The Unity that Dr Nkrumah, Dr Busia, Dr Danquah, Dr Limann, Ex-President Rawlings fought for us and President Kuffuor holding should be guarded at all cost. That should be our mission. The younger generation would never forgive us if we do not get this right. We owe them a duty to develop our motherland at all cost...and that means we need to put the interest of the country before selfish interest as has been exhibited by some politicians....they are there to serve and not to"LORD" over the people and "STEAL FROM THEM". Everyone would be held accountable at a point in time as ex-President Rawlings and President Kuffour stated. The selfless serving of the people shown by Nana Osei Tutu II and Nana Ofori Panin Amotia II should teach our politicians that by answering to the call of duty means just that. Why did I use the analogy of these two nananom? Because I know from pracrical experience the luxury lifestyle of these sons of our motherland before they responded to the call of duty, giving everything up......and have been watching them from a distance performing their God given duties. Why them? Because they have seen how other countries have used the merge resources they have to developed........ and have taken on board those same zeal home with them. Of course there are other nananoms doing the same........ but the high profile of these two is what I am using to say to our politicians that accuring riches (by default) for one self, leaving thousands of your countrymen behind is not development........... Ghana should have done better that she find herself now. And the evidence are there for all to see.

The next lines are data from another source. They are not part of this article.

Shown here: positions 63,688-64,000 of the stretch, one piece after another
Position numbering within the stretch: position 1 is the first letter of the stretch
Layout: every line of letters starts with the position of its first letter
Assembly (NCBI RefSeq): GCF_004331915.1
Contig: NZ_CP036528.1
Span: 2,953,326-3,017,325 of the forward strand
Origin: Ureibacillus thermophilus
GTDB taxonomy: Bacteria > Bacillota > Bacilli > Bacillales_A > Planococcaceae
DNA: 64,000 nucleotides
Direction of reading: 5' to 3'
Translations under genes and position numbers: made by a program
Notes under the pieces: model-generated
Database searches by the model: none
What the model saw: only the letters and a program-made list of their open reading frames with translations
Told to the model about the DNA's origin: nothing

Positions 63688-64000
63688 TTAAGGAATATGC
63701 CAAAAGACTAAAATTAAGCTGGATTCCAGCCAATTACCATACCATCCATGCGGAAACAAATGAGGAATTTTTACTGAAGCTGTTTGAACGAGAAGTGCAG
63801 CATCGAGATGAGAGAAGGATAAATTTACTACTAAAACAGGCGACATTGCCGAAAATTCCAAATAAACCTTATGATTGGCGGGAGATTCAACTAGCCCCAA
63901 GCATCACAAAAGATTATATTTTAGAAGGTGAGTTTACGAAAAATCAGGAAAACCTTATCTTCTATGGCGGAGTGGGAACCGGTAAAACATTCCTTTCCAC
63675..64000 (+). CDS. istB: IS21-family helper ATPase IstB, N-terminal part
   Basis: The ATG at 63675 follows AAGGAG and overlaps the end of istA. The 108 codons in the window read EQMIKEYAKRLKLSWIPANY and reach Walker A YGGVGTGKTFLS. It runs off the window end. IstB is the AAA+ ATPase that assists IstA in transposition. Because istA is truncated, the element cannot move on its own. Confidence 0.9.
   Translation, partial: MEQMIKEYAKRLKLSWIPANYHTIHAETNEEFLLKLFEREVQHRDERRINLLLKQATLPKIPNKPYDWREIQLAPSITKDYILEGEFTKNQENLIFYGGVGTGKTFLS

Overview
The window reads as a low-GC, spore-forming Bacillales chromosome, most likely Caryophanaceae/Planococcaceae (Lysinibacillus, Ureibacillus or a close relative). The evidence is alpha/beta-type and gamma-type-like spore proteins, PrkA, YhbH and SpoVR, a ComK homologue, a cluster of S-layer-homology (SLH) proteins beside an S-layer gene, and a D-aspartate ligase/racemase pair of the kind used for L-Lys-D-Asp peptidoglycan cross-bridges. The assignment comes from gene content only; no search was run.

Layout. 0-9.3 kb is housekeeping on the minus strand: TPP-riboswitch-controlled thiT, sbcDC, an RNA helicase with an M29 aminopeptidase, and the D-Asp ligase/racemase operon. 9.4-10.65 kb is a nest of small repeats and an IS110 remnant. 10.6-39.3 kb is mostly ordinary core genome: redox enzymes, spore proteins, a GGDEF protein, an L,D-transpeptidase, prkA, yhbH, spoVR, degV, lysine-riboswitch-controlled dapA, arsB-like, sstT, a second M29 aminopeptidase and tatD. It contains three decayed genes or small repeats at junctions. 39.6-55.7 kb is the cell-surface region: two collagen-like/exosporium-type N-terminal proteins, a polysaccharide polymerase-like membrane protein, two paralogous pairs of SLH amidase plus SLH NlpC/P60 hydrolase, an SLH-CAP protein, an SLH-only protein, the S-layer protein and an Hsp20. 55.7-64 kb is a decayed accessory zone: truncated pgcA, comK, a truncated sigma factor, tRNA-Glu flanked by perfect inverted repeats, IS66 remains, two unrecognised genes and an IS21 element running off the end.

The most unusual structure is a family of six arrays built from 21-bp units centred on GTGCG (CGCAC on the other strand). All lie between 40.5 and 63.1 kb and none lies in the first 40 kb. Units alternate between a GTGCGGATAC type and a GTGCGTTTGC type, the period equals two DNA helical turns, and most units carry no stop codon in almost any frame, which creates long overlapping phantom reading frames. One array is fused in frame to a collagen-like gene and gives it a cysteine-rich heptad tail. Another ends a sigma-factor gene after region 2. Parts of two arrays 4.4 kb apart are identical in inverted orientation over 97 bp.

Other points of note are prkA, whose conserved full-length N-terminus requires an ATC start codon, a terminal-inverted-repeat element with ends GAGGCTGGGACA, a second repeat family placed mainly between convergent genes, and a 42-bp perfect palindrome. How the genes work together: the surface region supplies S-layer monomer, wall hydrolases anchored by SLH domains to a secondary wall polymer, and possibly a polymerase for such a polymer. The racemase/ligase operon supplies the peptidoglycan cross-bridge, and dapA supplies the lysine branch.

God Bless our homeland Ghana.

Peter Jeffrey, MSc, BSc (Hons) London. Views expressed by the author(s) do not necessarily reflect those of GhanaHomePage.

Peter Nee Jeffrey
Peter Nee Jeffrey, © 2004

The author has 54 publications published on Modern Ghana. Column Page: PeterNeeJeffrey

Disclaimer: "The views/contents expressed in this article are the sole responsibility of the author(s) and do not neccessarily reflect those of Modern Ghana. Modern Ghana will not be responsible or liable for any inaccurate or incorrect statements contained in this article."